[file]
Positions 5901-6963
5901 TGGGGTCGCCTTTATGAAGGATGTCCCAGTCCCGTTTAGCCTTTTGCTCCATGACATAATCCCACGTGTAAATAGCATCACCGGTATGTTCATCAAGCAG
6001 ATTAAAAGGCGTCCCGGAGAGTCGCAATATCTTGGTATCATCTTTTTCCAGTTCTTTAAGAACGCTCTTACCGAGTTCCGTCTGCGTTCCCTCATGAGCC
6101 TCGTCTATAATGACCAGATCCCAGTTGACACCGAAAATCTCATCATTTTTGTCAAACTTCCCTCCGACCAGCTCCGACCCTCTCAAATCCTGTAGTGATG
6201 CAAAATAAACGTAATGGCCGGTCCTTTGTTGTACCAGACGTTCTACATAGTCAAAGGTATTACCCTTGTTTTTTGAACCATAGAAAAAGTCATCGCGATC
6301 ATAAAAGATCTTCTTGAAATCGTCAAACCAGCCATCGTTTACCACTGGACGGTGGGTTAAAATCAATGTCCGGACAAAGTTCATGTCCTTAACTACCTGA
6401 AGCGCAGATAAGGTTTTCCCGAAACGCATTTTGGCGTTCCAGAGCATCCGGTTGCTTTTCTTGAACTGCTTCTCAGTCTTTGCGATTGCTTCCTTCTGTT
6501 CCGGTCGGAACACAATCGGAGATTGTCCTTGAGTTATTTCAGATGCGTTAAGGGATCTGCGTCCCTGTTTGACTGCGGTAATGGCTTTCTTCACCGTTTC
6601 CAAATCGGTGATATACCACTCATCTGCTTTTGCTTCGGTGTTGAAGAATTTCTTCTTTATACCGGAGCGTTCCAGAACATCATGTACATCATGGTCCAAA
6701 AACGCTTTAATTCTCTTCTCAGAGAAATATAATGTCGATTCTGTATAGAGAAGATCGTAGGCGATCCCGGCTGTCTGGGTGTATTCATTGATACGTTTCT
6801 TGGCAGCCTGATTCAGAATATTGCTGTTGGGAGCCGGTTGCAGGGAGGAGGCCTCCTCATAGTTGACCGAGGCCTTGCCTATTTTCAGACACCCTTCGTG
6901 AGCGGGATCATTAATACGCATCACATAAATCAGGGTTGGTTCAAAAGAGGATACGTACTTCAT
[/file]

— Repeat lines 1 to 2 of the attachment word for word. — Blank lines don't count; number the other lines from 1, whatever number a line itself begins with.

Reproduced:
Positions 5901-6963
5901 TGGGGTCGCCTTTATGAAGGATGTCCCAGTCCCGTTTAGCCTTTTGCTCCATGACATAATCCCACGTGTAAATAGCATCACCGGTATGTTCATCAAGCAG